In 1840, at the World Anti-Slavery Convention, women who wanted to speak were denied the right, which lit the match that would become the flame of women’s rights. The first ever Women’s Rights Convention was held in Seneca Falls, New York, in 1848. From there the cause of women’s rights moved and progressed rather quickly, as the women who founded and headed the cause refused to give up on their aims. The National Woman Suffrage Association was then founded in 1869, by Susan B. Anthony and Elizabeth Cady Stanton. Finally, through all of their hard work and persistent efforts, women eventually gained the equality they’d been fighting for, and later on, the right to vote. Use this national day to learn more about the women’s rights movement, where it started, and what still there is left to do and accomplish.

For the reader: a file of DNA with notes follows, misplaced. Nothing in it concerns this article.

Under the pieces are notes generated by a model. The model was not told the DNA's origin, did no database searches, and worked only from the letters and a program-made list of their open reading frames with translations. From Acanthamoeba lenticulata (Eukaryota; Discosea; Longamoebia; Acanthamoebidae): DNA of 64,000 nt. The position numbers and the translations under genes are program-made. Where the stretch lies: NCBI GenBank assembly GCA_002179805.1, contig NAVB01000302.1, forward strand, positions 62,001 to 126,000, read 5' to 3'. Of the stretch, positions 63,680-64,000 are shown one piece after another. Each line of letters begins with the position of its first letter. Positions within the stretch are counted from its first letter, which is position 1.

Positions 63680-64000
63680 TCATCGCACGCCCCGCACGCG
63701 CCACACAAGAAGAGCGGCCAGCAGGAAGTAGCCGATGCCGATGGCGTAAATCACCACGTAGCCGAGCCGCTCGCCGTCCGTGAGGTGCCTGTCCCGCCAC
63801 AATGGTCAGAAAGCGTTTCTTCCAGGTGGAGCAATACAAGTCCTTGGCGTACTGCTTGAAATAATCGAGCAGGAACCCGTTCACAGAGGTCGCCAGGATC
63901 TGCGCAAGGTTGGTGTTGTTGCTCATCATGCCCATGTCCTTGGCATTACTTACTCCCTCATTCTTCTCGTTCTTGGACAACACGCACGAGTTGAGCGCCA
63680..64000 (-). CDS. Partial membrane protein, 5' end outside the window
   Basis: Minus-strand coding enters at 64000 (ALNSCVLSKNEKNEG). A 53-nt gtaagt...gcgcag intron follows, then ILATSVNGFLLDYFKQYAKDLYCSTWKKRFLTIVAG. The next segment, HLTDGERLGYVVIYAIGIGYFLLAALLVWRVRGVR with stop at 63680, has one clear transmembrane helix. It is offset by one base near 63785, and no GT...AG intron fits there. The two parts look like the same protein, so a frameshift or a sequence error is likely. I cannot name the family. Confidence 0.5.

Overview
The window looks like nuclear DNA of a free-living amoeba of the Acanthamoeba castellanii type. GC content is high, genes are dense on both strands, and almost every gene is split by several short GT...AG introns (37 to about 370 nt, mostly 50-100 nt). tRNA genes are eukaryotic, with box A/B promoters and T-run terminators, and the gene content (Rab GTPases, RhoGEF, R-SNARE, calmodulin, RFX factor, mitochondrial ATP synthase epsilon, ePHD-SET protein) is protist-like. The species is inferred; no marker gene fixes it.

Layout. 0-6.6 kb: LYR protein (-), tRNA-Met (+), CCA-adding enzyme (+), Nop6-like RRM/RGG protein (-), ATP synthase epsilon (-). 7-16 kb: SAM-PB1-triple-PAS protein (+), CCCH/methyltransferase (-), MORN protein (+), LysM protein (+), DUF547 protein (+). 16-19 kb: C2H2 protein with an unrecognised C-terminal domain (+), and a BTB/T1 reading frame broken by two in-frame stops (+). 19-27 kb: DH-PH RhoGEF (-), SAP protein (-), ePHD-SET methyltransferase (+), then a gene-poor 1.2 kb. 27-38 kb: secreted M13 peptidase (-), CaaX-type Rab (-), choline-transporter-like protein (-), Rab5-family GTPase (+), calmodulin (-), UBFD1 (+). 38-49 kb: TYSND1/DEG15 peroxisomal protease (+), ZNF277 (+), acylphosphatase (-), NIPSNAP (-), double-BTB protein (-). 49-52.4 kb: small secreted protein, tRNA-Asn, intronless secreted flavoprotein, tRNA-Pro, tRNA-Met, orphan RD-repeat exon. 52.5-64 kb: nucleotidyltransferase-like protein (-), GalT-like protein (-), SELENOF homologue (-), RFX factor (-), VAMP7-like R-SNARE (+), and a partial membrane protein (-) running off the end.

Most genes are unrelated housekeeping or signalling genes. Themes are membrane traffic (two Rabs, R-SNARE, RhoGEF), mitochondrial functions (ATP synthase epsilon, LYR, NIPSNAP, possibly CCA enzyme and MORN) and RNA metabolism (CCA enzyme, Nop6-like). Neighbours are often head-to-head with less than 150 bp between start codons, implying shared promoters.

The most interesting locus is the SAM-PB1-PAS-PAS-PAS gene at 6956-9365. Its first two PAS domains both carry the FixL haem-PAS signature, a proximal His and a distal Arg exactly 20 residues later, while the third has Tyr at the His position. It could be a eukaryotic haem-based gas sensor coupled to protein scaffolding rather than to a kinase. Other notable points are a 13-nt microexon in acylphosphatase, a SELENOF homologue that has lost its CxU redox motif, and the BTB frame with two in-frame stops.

When Is National Women’s Equality Day?
On August 26th, we commemorate the anniversary of the day women were given full and equal voting rights with National Women’s Equality Day.
History Of National Women’s Equality Day
On July 30, 1971, Representative Bella Abzug presented a bill designating August 26th as Women’s Equality Day. By 1973, Congress passed a joint resolution declaring the day to be observed on August 26th of each year.